The New York Times, March 27, 1911
When all the bodies of the victims of Saturday's fire had been counted, recounted, and checked by officials of the Coroner's office Coroner Holtzhauser made official announcement last night that the total number of the dead was 141.
Of this number 133 were found at the scene of the fire, either out on the sidewalk or huddled on the ninth floor of the factory building. Three died of their injuries in Bellevue Hospital, there in St. Vincent's Hospital, and two in New York Hospital. The total number identified at midnight was seventy-eight at the Morgue; eight dead in hospitals.
The unidentified still number 33. Of these 28 are women and 5 men. The other bodies are hopelessly charred and probably never will be identified. The total number of women who lost their lives in the fire, according to the Coroner's figures, is 128; the number of men is 13.
Here are the official lists of the identified dead and the missing:
ADLER, LIZZIE, 24, of 324 East Sixth Street.
ALTMAN, ANNIE, 16, of 33 Pike Street.
ASTROWSKY, BECKY, 20, of 108 Delancey Street.
BENENTI, VINCENZA, 22, of 17 Marlon Street.
BERNSTEIN, JACOB, 28, of 224 East Thirteenth Street.
BERNSTEIN, MORRIS, 19, of 309 East Fifth Street.
BIERMAN, GUSSIE, 22, of 8 Rivington Street.
BINEVITZ, ABRAHAM, 20, of 474 Powell Street, Brooklyn.
BRUNETTE, LAURA, 17, of 160 Columbia Street, Brooklyn.
CARUTTO, FRANCES, 17, of 81 Degraw Street, Brooklyn.
CARLISL, JOSEPHINA, 31, of 502 East Twelfth Street.
CARUSO, ALBINA, 20, of 21 New Bowery.
CIRRITO, ROSIE, 18, of 135 Cherry Street.
COHEN, ANNA, 25, of 104 Melrose, Street, Brooklyn.
COLLETTI, ANNIE, 30, of 410 East Thirteenth Street.
DOWNIC, KALMAN, 24, of 214 Monroe Street.
FEIBISH, REBECCA, 17, of 10 Attorney Street; jumped from window and died in New York Hospital.
FRANK, TINA, 17, of 342 East Eleventh Street.
GIEB, BERTHA, 25, of 101A Nassau Avenue, Brooklyn.
GITTLIN, CELINA, 17, of 342 East Eleventh Street.
GOLDSTEIN, LENA, 22, of 161 Second Street.
GOLDSTEIN, ESTHER, 20, of 143 Madison Street.
GREENBERG, DINAH, 18, of 273 Watkins Street, Brooklyn.
GRASSO, ROSIE, 16, 172 Thompson Street.
GROSSMAN, RACHEL, 17, of 87 East Seventh Street.
HAROWITZ, PAULINE, 19, of 58 St. Mark's Place.
HOLLANDER, FANNIE, 18, of 257 East Third Street.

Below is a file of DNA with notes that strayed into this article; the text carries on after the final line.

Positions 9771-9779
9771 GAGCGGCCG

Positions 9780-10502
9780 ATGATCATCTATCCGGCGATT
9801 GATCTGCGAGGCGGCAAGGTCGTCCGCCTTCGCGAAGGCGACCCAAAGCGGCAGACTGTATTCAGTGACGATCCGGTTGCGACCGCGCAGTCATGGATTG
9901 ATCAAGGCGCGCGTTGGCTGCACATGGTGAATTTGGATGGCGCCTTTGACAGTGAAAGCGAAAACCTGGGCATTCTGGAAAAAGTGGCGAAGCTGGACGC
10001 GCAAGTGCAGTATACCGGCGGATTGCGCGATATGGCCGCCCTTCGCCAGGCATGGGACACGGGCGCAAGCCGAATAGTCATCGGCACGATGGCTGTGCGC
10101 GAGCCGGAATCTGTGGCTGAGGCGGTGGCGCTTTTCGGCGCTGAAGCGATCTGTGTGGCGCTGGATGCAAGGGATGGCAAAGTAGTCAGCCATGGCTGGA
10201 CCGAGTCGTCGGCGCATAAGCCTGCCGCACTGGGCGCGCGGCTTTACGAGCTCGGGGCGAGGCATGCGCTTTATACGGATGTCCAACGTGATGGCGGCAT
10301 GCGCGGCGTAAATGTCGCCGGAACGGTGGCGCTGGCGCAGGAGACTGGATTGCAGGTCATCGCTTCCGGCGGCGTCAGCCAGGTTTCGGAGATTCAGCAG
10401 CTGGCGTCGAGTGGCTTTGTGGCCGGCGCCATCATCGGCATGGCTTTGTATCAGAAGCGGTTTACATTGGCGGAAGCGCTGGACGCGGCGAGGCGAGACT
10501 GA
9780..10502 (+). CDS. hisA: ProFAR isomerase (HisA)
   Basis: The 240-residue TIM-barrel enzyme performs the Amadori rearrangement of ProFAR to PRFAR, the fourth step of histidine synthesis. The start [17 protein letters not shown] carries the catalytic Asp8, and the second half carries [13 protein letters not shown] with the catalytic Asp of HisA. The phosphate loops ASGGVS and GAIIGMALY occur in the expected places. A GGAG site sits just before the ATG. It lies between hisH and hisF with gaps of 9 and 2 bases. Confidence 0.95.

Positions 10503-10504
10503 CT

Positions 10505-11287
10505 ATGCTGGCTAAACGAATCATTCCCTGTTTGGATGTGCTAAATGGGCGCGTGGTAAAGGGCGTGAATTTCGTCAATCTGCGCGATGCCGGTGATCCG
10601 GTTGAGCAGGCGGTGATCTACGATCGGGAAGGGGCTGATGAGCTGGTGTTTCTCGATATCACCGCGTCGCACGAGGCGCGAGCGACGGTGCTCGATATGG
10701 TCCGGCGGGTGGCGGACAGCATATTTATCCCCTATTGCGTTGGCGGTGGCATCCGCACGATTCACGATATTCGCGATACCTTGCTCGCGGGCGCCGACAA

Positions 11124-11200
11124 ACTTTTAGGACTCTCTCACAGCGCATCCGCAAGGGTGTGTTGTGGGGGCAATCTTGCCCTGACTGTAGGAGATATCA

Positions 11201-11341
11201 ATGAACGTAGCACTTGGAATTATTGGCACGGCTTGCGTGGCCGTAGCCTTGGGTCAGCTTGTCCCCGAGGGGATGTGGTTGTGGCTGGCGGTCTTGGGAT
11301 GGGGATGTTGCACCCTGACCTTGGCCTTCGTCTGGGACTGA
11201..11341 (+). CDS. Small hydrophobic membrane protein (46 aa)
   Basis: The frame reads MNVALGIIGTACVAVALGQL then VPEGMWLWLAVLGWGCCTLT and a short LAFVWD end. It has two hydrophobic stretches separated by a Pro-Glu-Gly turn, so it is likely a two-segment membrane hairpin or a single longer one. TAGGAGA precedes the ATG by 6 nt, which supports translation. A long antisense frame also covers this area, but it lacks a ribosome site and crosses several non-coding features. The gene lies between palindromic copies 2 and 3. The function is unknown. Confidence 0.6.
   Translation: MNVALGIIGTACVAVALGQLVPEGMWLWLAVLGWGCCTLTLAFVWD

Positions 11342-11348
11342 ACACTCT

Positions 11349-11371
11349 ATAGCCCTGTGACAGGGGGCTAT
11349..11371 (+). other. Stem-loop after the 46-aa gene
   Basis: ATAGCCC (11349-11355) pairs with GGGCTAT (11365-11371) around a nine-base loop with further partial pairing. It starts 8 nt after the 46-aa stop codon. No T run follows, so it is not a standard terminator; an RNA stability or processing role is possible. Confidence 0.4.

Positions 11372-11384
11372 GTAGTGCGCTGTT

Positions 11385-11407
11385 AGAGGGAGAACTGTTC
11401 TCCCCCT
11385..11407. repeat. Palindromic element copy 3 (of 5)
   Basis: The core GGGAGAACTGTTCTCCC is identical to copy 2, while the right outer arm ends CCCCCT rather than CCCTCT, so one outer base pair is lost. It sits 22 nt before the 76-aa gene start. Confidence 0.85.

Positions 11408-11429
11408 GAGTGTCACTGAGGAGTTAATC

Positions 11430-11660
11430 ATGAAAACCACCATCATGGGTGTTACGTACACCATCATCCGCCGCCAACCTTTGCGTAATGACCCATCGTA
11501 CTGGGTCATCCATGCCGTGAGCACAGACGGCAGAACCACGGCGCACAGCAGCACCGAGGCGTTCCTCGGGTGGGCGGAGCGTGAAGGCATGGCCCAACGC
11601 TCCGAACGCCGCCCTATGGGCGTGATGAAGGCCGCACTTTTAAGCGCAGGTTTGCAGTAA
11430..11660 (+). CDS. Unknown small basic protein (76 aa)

JAKOFSKY, IDA, 19, of 294 Monroe Street.
KAPPELMAN, BECKIE, 16, of 191 Madison Street.
KEPPLE, TESSIE, 18, of 326 East Eighth Street.
KESSLER, BECKY, 19, of 276 Madison Street.
KONOWITZ, IDA, died in St. Vincent's Hospital.
KUHLER, BERTHA, 20, of 99 East Fourth Street.
KUPERSMITH, TILLIE, 16, of 750 Second Street.
KURITZ, BENJAMIN, 19, of 406 East Tenth Street.
L'ABBATE, ANNIE, 16, of 509 East Thirteenth Street.
LANSNER, FANNIE, 21, of 78 Forsyth Street.
LEHRER, MAX, 22, of 143 Essex Street.
LEHRER, SAM, 19, of 143 Essex Street.
LERMACK, ROSIE, 19, of 177 East 100th Street.
LEVINE, PAULINE, 19, of 380 South Fourth Street, Brooklyn.
MAIALE, BETTINA, 18, of 135 Sullivan Street.
MALTESE, ROSARI, 14, of 35 Second Avenue.
MALTESE, LUCIA, 20, of 35 Second Avenue.
MANARA, Mrs. MARIA, 27, of 227 East Twenty-eighth Street.
MANKOFSKY, ROSE, 22, of 412 East Seventy-fourth Street; died in Bellevue Hospital of multiple injuries.
MARCIANO, Mrs. MECHI, 25, of 272 Bleecker Street.
NERBERER, BECKY, 19, of 19 Clinton Street; fractured thigh and burned body.
NICHOLAS, ANNIE, 18, of 126 East 110th Street; died at New York Hospital.
NICOLOSEI, MICHAELINA, 21, of 440 East Thirteenth Street.
NAUSBAUM, SADIE, 18, of 641 East Sixth Street.
NOVOBRITSKY, ANNIE, 20, of 143 Madison Street.
OBERSTEIN, JULIA, 19, of 53 Avenue A.
ORINGER, ROSE; died in St. Vincent's Hospital.
OZZO, CARRIE, 22, of 1,990 Second Avenue; died in Bellevue Hospital of multiple injuries.
PACK, ANNIE, 18, of 747 East Fifth Street.